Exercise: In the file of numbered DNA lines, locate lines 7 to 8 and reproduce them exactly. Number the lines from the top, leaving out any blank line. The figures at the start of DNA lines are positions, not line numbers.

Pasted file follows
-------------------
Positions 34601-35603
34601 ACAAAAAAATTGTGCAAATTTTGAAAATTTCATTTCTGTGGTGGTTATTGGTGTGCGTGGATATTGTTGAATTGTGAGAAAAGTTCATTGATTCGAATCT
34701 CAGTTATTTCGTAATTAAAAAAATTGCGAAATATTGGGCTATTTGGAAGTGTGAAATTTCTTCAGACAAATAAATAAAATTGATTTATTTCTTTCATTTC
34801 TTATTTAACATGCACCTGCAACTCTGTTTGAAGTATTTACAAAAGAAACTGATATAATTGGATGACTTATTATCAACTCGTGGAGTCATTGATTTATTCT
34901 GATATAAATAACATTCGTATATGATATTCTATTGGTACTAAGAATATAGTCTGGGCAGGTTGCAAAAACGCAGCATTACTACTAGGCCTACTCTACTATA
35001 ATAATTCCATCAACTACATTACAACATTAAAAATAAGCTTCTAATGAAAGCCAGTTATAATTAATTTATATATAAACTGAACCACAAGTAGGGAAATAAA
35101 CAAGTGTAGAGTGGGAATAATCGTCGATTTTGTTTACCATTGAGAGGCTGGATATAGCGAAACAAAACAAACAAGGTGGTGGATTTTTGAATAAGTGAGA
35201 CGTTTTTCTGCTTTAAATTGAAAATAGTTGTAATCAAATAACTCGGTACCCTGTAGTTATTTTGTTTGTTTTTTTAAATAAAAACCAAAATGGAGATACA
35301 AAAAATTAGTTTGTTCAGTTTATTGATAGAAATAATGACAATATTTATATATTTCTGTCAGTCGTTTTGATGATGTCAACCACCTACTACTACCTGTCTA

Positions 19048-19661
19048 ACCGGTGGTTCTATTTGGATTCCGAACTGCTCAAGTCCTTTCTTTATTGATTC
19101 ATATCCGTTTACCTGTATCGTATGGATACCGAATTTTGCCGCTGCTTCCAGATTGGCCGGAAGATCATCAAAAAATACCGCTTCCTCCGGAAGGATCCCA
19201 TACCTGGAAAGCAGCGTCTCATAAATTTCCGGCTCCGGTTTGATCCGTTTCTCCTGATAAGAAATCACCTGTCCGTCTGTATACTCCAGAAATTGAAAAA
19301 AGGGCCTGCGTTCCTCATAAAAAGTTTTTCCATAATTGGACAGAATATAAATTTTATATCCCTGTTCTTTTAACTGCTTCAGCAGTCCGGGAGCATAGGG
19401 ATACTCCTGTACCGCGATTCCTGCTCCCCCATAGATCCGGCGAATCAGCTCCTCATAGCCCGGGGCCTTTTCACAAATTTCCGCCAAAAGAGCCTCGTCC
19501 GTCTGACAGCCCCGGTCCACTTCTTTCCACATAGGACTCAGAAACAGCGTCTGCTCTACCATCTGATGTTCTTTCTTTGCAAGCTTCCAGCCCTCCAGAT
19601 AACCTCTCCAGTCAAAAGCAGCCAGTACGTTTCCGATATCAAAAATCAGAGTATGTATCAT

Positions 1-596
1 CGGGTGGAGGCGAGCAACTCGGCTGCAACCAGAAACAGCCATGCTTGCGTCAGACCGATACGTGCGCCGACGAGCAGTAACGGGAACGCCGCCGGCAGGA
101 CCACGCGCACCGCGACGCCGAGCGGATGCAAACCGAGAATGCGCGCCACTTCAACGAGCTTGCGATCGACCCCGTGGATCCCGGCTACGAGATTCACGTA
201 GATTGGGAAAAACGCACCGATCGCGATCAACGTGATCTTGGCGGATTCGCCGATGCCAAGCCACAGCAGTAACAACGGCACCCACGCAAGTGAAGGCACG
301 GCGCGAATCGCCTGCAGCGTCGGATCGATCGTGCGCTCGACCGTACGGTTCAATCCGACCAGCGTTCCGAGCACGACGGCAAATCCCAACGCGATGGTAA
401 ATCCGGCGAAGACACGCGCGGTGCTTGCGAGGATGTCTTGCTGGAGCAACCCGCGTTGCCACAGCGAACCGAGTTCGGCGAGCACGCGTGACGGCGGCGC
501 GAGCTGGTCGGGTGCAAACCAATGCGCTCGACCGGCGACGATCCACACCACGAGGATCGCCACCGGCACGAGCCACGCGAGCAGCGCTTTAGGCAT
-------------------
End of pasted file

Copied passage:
35101 CAAGTGTAGAGTGGGAATAATCGTCGATTTTGTTTACCATTGAGAGGCTGGATATAGCGAAACAAAACAAACAAGGTGGTGGATTTTTGAATAAGTGAGA
35201 CGTTTTTCTGCTTTAAATTGAAAATAGTTGTAATCAAATAACTCGGTACCCTGTAGTTATTTTGTTTGTTTTTTTAAATAAAAACCAAAATGGAGATACA